Sometimes I wonder if Hosea ever just kissed Gomer. If you know the story, maybe you wonder too. It’s a story from the Bible, but Disney and Hollywood stole it. You may know it as the story of Cinderella or Pretty Woman: a woman of low standing rescued and redeemed by the love of a good man.
Ironically, the scriptural version is probably the most racy. God directs Hosea, a prophet of God, a professional hard-truth-teller, to marry a prostitute named Gomer (an unfortunate name in any era). God has tried to tell Israel just how much she’s loved, but she refuses to listen. God figures maybe some live drama will get the message across. Maybe they need to see love lived. So Hosea is called to play the role of God, the faithful lover, to Israel’s Gomer, the faithless adulterer.
Of course, the real marriage of Hosea and his bride is as complicated and troubled as Israel’s relationship history with God. Gomer can’t seem to believe that Hosea’s love could ever be enough for her. She keeps running out on Hosea. He has to shamefully walk to the red light district and buy back his wife. They bear some children, some rightfully Hosea’s, and some wrongfully not.
We never really get to see whether they live happily ever after or not. The story of Hosea dissolves into a long poetic piece about Yahweh’s jealous love for people. So we have to do some speculation about whether Gomer ever received and returned real love, or whether their marriage stayed troubled and tangled until their golden years.
But today, I’d rather speculate about whether Hosea ever kissed Gomer. After all, if Hosea’s love is supposed to represent God’s love for Israel, or even for all people, I want to know if Hosea ever had some moment, on a quiet Tuesday morning, when he looked over at Gomer during breakfast, saw her reckless past, her restless body, her broken heart, her wandering ways, and just loved her. Liked her even. Did he have some moment where he threw caution and wisdom aside and felt such a relentless affection for her that he couldn’t stop from kissing her purely on the cheek for no good reason, but a million little ones?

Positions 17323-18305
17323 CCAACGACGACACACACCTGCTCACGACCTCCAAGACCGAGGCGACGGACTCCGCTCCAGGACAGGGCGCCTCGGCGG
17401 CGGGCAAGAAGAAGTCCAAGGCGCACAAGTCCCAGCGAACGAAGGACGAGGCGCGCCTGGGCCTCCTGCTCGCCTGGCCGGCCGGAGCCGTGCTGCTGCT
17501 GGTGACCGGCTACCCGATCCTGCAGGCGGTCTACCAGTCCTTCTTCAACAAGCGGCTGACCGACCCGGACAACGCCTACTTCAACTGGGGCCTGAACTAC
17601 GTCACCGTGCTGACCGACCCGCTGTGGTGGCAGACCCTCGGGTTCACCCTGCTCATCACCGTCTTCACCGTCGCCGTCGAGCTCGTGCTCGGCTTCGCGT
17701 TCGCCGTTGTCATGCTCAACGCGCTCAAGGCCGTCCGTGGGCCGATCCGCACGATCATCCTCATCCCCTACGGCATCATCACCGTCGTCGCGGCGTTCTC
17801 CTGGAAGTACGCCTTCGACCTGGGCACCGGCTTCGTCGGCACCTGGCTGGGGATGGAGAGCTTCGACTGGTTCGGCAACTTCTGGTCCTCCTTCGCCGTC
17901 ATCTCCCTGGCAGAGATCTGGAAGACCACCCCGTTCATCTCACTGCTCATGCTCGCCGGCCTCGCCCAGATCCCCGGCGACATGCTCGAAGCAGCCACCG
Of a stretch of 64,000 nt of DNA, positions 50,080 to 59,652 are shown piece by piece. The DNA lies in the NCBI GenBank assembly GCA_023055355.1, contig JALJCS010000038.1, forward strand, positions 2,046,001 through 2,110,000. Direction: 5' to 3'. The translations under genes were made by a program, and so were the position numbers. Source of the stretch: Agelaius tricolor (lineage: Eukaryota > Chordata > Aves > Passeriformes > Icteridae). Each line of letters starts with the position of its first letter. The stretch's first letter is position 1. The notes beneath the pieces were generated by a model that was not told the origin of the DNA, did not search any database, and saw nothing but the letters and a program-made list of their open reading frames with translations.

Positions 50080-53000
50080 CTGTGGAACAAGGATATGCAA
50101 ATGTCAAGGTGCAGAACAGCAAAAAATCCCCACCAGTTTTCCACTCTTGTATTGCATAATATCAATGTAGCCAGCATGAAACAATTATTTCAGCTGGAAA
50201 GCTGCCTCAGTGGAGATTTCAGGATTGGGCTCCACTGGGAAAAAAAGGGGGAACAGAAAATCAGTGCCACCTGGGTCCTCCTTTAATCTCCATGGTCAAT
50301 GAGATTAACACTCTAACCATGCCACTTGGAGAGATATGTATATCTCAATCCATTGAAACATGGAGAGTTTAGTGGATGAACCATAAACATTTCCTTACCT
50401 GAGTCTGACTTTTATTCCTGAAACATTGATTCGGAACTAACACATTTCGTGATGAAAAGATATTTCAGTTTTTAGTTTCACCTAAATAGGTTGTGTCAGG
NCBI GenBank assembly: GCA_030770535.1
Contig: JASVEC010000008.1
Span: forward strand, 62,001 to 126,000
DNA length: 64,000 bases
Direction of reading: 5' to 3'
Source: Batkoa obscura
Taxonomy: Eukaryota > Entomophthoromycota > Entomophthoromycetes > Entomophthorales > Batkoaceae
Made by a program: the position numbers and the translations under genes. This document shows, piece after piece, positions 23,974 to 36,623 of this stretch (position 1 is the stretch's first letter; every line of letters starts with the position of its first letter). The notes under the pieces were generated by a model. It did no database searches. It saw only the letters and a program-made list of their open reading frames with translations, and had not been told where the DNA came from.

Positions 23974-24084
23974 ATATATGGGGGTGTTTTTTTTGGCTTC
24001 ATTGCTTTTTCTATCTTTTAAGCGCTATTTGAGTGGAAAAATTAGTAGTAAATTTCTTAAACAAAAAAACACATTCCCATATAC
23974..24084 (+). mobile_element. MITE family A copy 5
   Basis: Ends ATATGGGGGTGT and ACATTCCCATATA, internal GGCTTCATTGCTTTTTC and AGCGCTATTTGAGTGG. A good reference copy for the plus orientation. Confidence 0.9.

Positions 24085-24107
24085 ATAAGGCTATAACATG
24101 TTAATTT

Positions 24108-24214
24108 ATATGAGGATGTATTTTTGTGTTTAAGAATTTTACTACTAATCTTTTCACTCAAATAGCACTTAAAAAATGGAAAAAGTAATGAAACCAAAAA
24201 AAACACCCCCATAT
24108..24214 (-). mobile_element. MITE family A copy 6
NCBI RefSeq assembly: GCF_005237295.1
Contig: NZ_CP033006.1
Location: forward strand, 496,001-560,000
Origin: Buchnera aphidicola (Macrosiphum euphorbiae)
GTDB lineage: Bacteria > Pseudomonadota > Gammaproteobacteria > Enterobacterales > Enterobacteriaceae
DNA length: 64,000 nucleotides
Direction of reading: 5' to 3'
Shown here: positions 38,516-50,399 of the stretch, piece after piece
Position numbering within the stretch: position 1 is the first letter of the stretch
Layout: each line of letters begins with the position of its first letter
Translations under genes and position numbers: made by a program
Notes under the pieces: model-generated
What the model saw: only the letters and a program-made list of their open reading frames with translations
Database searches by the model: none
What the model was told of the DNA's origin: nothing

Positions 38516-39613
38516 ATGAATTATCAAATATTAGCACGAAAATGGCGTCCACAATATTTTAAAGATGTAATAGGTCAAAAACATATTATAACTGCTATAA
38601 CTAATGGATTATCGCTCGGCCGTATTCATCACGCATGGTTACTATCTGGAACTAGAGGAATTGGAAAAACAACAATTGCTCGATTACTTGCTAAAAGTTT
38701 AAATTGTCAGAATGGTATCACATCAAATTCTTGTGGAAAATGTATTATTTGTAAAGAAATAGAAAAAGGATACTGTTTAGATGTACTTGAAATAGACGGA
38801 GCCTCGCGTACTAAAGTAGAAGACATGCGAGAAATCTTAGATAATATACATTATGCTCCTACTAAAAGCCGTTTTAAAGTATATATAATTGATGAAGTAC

Aside from all the obligation, and God’s command to have babies, and the prophetic weight of the world on his shoulders, did he ever just crave her company?
Because that’s how I hope God loves us. What if God doesn’t love us out of a contractual obligation, or to prove a theological point, but out of a pure, winsome, courageous passion? Even more so, I’d like to think that this love is lived out beyond the dramatic moments of the cross and the grave, but that this love shows up on Tuesday mornings, and in good meals, and in good kisses, and the right song at the right time. No matter how much we run, no matter how much God has to chase, that kind of love can turn life upside down.
Photo (Flickr CC) by Mike
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